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What’s your favorite Movie that was based on a Book?

In the past two years of Queries, we’ve talked about all kinds of things: love, hope, happiness, jealousy, lies, expectation. This one is a little different: this time I thought I was asking a really super ordinary kind of question. But as usual, I found that most people have pretty strong opinions. And there may be no such thing as a simple question. I should have known better, since I had so many of my own opinions about this topic.  Add all that to the fact that I love movies and books, and this one was way more fun than I thought it would be. Fair warning: I thought this would be a short answer kind of Query, but it didn’t turn out that way, so this one is a little long.

I’m doing something else different this time, too.  Instead of writing up a big ole essay on what I think about movies adapted from books – and I’ve got plenty to say on that subject and lots of examples handy – I decided to share a little audio instead.  I’ve so enjoyed these Queries, in no small part due to the conversations that I’ve had with people.  A lot of those talks don’t make it here since we get way off topic, or we just talk too long. Anyway, if you’d like to take a listen, here you go…

Peyton and I are perhaps overly enthusiastic when Dan picks the same movie we did:

Terri, Jenée and I veer off into Twilight and Nicholas Sparks territory:

The end of my conversation with Terri, where I basically degenerate into a rant against screenwriters who are supposed to be adapting an established, might I add totally awesome, book and instead feel the need to inject their own ideas, however unnecessary their crazy ideas are to the story:

Okay, so I do understand why a screenwriter or Director would add completely new scenes. I get it, but I don’t have to like it.  As a fan of great stories, I do get very passionate about the books and movies I love. And perhaps a bit snobby, but that’s beside the point.  The thing is, I can accept and even sometimes embrace edits and changes necessary to adapt a book to a movie format.  The Hunger Games is a fantastic example of how this was well done. Sense and Sensibility would be another great example.  Holes is another.  Cuts and changes are unavoidable, but a great adaptation blends the changes so seamlessly that you forget it didn’t happen that way in the book.

However, I have a harder time (okay, I’m completely resentful) accepting screenwriters and directors who just can’t resist adding totally new scenes simply because they want to.  They burned down the Weasely’s cottage because we needed to see how great a threat the Death Eaters are.  Dude, we’re six movies in; we know already.  They burned it down because it wasn’t an “action heavy” book, and all the other action had been cut out of the screenplay.  Not an acceptable answer for doing something so distracting and inconsistent that it has me asking questions instead of losing myself in the film.  Go write your own book or movie and leave my story alone.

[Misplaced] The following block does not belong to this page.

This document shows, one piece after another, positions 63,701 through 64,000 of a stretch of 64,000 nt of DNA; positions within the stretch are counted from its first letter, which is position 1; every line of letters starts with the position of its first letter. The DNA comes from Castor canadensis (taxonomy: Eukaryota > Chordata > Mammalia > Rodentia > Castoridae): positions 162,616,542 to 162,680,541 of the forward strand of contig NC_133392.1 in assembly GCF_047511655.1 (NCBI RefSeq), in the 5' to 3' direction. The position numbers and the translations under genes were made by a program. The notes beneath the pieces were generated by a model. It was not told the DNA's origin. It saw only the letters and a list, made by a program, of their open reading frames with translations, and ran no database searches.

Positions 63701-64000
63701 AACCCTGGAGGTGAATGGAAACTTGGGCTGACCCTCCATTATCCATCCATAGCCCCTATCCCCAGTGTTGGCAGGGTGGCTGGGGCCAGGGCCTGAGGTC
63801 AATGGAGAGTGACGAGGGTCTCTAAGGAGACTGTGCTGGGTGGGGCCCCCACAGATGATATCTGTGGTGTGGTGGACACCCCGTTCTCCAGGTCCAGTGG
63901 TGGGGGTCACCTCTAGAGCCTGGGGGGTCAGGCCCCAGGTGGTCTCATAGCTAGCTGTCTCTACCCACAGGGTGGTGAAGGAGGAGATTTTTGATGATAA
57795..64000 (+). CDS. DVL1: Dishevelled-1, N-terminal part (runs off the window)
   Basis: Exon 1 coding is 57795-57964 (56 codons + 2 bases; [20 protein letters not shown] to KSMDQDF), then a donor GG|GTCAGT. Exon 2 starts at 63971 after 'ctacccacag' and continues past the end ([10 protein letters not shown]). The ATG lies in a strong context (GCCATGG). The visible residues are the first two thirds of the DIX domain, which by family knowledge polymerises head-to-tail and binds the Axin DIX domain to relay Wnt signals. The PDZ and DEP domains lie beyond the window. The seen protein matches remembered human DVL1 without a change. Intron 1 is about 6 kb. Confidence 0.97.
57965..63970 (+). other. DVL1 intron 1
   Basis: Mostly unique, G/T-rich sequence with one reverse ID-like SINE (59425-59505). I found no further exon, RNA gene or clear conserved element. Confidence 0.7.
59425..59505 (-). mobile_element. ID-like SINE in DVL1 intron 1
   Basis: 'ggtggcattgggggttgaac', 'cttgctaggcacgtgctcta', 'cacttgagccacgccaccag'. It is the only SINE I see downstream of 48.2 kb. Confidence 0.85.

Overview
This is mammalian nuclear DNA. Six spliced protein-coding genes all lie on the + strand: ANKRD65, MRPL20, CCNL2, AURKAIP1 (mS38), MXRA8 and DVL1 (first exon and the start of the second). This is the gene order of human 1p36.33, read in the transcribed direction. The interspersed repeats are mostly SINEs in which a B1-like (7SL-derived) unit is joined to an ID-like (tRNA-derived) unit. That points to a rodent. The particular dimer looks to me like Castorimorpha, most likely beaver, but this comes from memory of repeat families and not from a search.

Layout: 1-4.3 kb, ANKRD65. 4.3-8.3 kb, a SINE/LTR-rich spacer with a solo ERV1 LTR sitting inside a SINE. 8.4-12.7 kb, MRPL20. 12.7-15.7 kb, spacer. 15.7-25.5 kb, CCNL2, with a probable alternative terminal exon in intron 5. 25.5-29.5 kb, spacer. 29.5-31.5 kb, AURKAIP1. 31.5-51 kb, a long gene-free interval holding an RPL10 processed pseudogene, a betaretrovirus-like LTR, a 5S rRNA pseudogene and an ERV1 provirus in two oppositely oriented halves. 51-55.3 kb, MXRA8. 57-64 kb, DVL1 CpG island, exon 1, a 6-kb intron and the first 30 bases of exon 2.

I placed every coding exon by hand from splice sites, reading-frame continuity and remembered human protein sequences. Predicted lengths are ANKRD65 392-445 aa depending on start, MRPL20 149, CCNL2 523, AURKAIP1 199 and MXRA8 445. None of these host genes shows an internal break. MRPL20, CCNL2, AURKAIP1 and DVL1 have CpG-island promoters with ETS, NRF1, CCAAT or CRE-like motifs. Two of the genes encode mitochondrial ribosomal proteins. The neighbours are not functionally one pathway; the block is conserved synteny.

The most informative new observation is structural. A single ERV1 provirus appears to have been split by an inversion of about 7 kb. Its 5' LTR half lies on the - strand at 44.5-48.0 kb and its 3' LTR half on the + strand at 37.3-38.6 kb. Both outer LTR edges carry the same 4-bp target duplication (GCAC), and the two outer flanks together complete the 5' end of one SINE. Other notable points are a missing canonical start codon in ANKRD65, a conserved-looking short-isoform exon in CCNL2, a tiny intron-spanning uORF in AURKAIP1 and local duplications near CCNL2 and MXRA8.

But that’s just my opinion. Which I didn’t even mean to share…but I adapted. 🙂

Here is what some other people had to say:

Terri: Oh my goodness…I like so many of them. I would have to say overall the Harry Potter ones did a pretty good job.  There were a couple of them that were like, eh, but overall… The Lord of the Rings, I liked the books and the movies. Gone with the Wind is another one I appreciated both.  I liked the book and I liked the movie for different reasons.  There’s no way they could have taken that book and made it…I mean…there’s no way…they had to leave out big chunks. There’s so much more in the book that happens to poor old Scarlett.
—Michelle: Oh really?
Terri: But like I said before, Harry Potter, I liked the books. And there were some of the movies that were real good with the book and some that weren’t. But I can appreciate that… I think for what you’re having to do, sometimes the movie can’t be like the book, you have to make it different.

Alaina: Percy Jackson! I liked the movie and the books.

Peyton: Holes.
—Michelle: That’s my favorite!
Peyton: It’s just such a good book. I saw the movie first, but it’s such a good book.
—Michelle: They did a super job in that movie…
Peyton: They did, though…  They really did, actually. I really like that one.

Angel: I would say Twilight…
—Michelle: Oh my goodness…
Angel: Just because that’s the only book I’ve ever really read that was made into a movie.
—Michelle: It doesn’t have to be a book that you’ve read.
Angel: Okay, what about Harry Potter? I like Harry Potter.
—Michelle: But you do like the Twilight movies?
Angel: I do like the Twilight movies. Especially the last one.
*Note: I didn’t mean to talk her out of her first choice. Honest.

Logan: There are too many good choices – any of The Lord of the Rings, there’s any of the Star Wars, The Hobbit is coming out soon…
—Michelle: Were the original Star Wars based on a book? Or were the books written afterwards?
Logan: Yes. I’m pretty sure.  I would have to say probably The Lord of the Rings for me, those are just…
—Michelle: Like, the whole, all three of them?
Logan: All three of them, they’re really well done.
—Michelle: Are you going to see The Hobbit?
Logan: Yes, it’s part of my anniversary present. Angel’s taking me on a date.
—Michelle: Which anniversary is it?
Logan and Angel: A year and a half.
—Michelle: That’s not an anniversary. It’s a year and a half…that’s a made-up anniversary.
Logan: It’s…it’s a mile-marker.
—Angel: It’s a mile-marker.
(So we got off the point, but aren’t they cute?)

Aleisha: Twilight. The series was great, but the third and fourth ones were…oh my gosh! They were great.
—Michelle: Did you read the books?
Aleisha: Yes, I read the books. I liked the books better – obviously the books got into more details. I felt like the movies did leave out some details that were important. I liked the movies…they did a good job, though.

Rebecca: I can tell you all the movies off the books that I hate, but I can’t think of one that I like. Cause they never get the details, they never get the feelings, they never get the depth of it
—Michelle: What are the ones that you hate?
Rebecca: Harry Potter, The Help… Tell me some more Steve, cause you know my memory isn’t good when I need it.
—Steve: All those John Grisham ones.
Rebecca: Gone with the Wind is another one that they didn’t get it all.  The movie was fine, because I saw it first. If I had read the book first, I would have hated the movie. The book was amazing – they always are.